The Archives in Common project is thrilled and proud to announce that Carolina Saavedra, educator and Sous Chef at La Morada restaurant, and one of Archives in Common’s lead collaborators, has been named one of NYC Time Out’s Women of the Year. In the Fall 2020, Carolina facilitated two community workshops at Brook Park, Brewing Memories, where members of the community learned about the qualities and medicinal properties of certain plants, and then used the leaves and stems of these plants to draw a memory and consume these memories in the form of tea. As Professor Ángeles Donoso Macaya describes, “the workshop brought the process of learning about plants together with the work of fostering community, in that it emphasized the importance of both learning to take care of ourselves and remembering together, in community.”

For Carolina, an educator, learning to sustain ourselves while fostering a sense of community in the process, is key. This was made manifest at the Brewing Memories workshop, and it is also present in her next project: “a grassroots food academy, which seeks to recreate mutual aid systems that are already in place while learning from them.” Besides sharing this new mutual aid project, Carolina used the platform facilitated by the NYC Time Out nomination to talk about the pressing issues in her community: vaccine accessibility for undocumented workers—"The local and federal governments should combine forces to give undocumented folks a fair chance to receive the COVID-19 vaccination”—and food waste—"Currently, there is still too much excess food going to waste, too many unused kitchens in boarded-up restaurants, too many trained kitchen workers who have been laid off while 1.5 million New Yorkers can’t pay for groceries.”

Click to read the whole piece in Time Out New York or read below:

Congratulations, Carolina!

Image credit: Bryan Mayes


Carolina Saavedra, Sous Chef at La Morada

Carolina Saavedra is the sous chef at South Bronx restaurant La Morada, an eatery owned and operated by an undocumented family. Herself a born and raised New Yorker, daughter of undocumented parents that were displaced due to the North American Free Trade Agreement that came into force in 1994, Saavedra's culinary talents are intricately shaped by her heritage—which makes her positivity that much more striking.

“As more people focus on how COVID-19 has negatively impacted the restaurant industry I want to highlight a positive," she says. "It helps shine a light on the industry workers that tend to be overlooked like the dishwashers and how their role is just as integrated and as crucial as the one of a cook."

Her life as a single mother has also put her career, cuisine and life outlook into perspective—especially when discussing the unique challenges faced by women throughout this extraordinarily strange year. "On top of having the highest percentage of job losses, we've had to learn how to become even more malleable with life," she says. Balancing home life, work duties and, well, potty training isn't as easy as it sounds, she says. She believes that both the federal and local governments could step in to help, starting with vaccine accessibility.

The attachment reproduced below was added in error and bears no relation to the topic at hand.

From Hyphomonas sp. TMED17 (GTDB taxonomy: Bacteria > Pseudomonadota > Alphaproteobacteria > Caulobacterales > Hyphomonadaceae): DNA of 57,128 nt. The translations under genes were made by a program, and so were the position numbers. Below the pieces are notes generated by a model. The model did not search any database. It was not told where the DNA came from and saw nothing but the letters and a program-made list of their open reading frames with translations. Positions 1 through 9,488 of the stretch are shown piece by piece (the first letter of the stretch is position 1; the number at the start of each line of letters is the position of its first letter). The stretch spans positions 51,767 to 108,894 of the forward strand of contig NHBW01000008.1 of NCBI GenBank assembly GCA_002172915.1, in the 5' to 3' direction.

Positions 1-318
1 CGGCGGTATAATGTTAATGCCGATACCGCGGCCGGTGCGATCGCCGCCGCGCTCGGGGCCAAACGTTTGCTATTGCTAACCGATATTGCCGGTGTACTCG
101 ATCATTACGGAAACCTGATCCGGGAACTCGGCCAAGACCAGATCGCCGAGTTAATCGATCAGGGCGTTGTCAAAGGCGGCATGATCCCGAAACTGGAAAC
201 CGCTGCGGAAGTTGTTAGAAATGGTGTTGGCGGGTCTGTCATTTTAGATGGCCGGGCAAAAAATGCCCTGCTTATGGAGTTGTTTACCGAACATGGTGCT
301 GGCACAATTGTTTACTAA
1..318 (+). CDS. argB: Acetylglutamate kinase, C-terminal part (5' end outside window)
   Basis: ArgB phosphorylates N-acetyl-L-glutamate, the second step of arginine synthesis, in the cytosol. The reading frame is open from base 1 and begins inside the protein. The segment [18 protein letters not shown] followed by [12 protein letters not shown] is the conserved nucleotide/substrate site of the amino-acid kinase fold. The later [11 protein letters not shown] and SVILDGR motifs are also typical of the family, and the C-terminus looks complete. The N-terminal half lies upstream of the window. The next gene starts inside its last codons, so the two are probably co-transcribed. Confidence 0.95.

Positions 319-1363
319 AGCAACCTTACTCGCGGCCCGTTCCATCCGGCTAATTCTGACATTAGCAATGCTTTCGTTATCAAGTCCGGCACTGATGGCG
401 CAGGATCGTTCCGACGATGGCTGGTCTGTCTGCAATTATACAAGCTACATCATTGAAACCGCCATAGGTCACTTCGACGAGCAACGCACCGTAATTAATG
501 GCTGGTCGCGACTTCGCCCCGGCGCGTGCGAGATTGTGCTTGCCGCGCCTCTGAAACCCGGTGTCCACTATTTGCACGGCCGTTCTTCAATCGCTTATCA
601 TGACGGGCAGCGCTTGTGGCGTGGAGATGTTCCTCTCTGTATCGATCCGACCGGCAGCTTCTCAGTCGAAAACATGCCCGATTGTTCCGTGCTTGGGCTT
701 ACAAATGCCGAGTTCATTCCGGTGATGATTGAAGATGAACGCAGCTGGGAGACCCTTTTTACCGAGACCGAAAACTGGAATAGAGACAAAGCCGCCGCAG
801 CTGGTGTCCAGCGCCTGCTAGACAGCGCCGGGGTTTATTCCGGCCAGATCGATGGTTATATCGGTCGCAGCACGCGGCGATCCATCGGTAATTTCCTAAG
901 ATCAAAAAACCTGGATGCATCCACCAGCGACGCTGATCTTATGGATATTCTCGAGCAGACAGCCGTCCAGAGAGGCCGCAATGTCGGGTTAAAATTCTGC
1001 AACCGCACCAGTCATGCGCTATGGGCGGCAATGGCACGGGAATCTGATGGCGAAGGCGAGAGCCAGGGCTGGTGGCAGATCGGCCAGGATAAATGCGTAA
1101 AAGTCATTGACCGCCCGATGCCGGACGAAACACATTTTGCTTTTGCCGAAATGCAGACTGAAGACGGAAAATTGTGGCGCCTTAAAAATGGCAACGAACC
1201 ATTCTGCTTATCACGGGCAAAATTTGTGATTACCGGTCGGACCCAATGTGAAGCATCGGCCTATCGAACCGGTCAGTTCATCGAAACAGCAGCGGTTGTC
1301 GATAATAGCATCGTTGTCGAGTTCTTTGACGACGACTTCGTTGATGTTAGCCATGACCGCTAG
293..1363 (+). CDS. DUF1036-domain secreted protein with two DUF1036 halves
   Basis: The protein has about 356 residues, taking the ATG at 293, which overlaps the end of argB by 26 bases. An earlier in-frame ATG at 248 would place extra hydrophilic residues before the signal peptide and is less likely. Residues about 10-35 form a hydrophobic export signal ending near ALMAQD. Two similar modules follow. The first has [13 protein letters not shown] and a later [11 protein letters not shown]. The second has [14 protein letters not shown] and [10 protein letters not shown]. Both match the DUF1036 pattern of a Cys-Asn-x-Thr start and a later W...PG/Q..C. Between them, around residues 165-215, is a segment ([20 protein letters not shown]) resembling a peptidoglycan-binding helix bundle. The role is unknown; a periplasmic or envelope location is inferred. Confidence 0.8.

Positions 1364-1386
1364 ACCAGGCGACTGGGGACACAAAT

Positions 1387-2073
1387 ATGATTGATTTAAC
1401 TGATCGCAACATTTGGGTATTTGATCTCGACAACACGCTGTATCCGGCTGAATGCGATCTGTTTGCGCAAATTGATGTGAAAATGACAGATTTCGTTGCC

"Many undocumented folks can't even schedule an appointment because of lack of Internet, phone or langugage," she explains. “In other cases, many can’t afford to make it to the distribution place or jeopardize calling out of work to go and receive it. The local and federal governments should combine forces to give undocumented folks a fair chance to receive the COVID-19 vaccination. Undocumented workers are essential workers."

Stay tuned for the chef's next project: a grassroots food academy, which seeks to recreate mutual aid systems that are already in place while learning from them. "We will connect resources to those in need to ensure that no food goes to waste," she explains. "Currently, there is still too much excess food going to waste, too many unused kitchens in boarded-up restaurants, too many trained kitchen workers who have been laid off while 1.5 million New Yorkers can’t pay for groceries."—Anna Rahmanan

Rapid-fire questions:

What is your go-to comfort meal?
Sope: a corn cake topped with beans, seasonal veggies and cheese that's said to be the perfect meal because it has more than three food groups on the plate and because it showcases indigenous cuisine, preservation and seasonality.

Where do you go to get away from it all?
Brook Park community garden is a place I call my second home and it is where I am currently growing medicinal herbs for the community to boost and support their immune system.

What advice do you have for up-and-coming chefs trying to make it in New York?
Volunteer at soup kitchens, where you'll learn so much about the huge disparities in the food system and develop close relationships with other folks in the industry. You'll also develop your knife skills a lot faster.

What are some of your favorite local businesses in NYC?
Street vendors. Some of my favorites include the tamalera on 138th Street between 3rd and Willis Avenue and the churros lady inside the 125th Street subway station.

Get in on the action: Donate a whole range of ingredients and money to the restaurant's Mutual+Aid Kitchen project. Check out the project's GoFundMe campaign right here.

Contributors

Carolina Saavedra

Carolina Saavedra, an educator at Stone Barns Center, a nonprofit organization working to bring about a healthy and sustainable food system. She is also the sous chef at La Morada restaurant, where the Saavedra family fights to ensure equality ...

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